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Putting PEGs in Practice

A Quick Analysis Tool

 Daniel J. Boyle CFA Bookmark and Share

What is the PEG ratio and why is it useful? The PEG ratio is simply the price-earnings ratio of a stock divided by its projected earnings growth rate. It’s a quick and dirty statistic that approximates the analytical insight that can be gained by performing the much more complicated analysis of discounted cash flow.

For example, a stock with a P/E of 15 and projected earnings growth of 10 percent would have a PEG of 1.5. A PEG ratio below 1.0 usually indicates an undervalued stock; between 1.0 and 2.0, a fairly valued stock; and over 2.0, an overvalued stock.  
One study performed by The Motley Fool’s Joseph Khattab in April 2006 sheds light on the PEG ratio’s usefulness. Khattab calculated the P/E ratio as of March 2003 for 1,316 companies with market capitalizations of more than $500 million and divided the P/E by the actual earnings growth rate for that company recorded over the next three years. He then calculated the return of each stock over the three-year period.  
Khattab found that as the PEG ratio increased, fewer companies were able to outperform the market. Of the firms with PEG ratios of less than 1.0, 92 percent beat the market. That’s compared with outperformance by 68 percent of companies with PEG ratios of between 1.0 and 2.0 and 47 percent of companies with PEG ratios greater than 2.0.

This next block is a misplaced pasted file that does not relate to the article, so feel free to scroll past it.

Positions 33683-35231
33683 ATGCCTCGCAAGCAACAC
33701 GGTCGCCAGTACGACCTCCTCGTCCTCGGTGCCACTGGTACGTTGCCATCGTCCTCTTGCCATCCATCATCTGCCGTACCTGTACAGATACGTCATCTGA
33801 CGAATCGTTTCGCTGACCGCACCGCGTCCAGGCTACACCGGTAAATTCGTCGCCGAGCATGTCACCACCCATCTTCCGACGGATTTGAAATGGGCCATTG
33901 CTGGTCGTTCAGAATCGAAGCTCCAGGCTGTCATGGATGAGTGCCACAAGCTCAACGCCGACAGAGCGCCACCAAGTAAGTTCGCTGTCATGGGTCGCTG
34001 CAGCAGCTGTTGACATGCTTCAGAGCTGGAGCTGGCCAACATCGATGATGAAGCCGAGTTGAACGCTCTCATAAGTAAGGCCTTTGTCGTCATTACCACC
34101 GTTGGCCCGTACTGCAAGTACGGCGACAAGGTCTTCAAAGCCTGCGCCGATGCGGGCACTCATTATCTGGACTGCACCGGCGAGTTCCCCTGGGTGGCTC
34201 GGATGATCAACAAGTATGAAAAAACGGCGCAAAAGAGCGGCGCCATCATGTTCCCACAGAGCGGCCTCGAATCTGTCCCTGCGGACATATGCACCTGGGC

In discussing the shortcomings of his study, Khattab points out that he was able to calculate the actual earnings growth, but you don’t have this luxury when considering future growth. “Thus, your PEG will be only as good as your inputs,” he said.
“The PEG is very useful for small growers like Hansen and NutriSystem,”  he adds, “but may be misleading for large, mature companies like Altria and Ford, since sustained growth is less important to their total returns.”

Daniel J. Boyle, CFA, is vice president of the investment management firm Seger-Elvekrog of Novi, Mich. He’s also a member of the magazine’s Editorial Advisory and Securities Review Committee and co-author of the Investor Advisory Service newsletter. The author and/or clients of his firm may have positions in some stocks mentioned in their articles. No investment recommendations are intended.

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